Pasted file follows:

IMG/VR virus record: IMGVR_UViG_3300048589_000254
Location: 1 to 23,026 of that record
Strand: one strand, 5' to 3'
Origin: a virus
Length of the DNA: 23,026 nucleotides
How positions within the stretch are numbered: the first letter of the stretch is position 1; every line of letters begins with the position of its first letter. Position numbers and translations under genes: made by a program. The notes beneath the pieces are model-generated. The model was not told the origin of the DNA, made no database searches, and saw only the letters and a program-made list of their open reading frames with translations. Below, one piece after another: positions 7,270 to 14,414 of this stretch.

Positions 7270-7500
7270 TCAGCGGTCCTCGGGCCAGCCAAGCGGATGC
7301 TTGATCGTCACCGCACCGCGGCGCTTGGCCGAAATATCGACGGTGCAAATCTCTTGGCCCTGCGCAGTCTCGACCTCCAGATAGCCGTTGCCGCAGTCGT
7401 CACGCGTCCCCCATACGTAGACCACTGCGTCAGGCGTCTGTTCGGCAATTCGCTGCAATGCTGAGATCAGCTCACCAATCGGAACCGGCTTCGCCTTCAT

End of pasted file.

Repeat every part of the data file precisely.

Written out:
IMG/VR virus record: IMGVR_UViG_3300048589_000254
Location: 1 to 23,026 of that record
Strand: one strand, 5' to 3'
Origin: a virus
Length of the DNA: 23,026 nucleotides
How positions within the stretch are numbered: the first letter of the stretch is position 1; every line of letters begins with the position of its first letter. Position numbers and translations under genes: made by a program. The notes beneath the pieces are model-generated. The model was not told the origin of the DNA, made no database searches, and saw only the letters and a program-made list of their open reading frames with translations. Below, one piece after another: positions 7,270 to 14,414 of this stretch.

Positions 7270-7500
7270 TCAGCGGTCCTCGGGCCAGCCAAGCGGATGC
7301 TTGATCGTCACCGCACCGCGGCGCTTGGCCGAAATATCGACGGTGCAAATCTCTTGGCCCTGCGCAGTCTCGACCTCCAGATAGCCGTTGCCGCAGTCGT
7401 CACGCGTCCCCCATACGTAGACCACTGCGTCAGGCGTCTGTTCGGCAATTCGCTGCAATGCTGAGATCAGCTCACCAATCGGAACCGGCTTCGCCTTCAT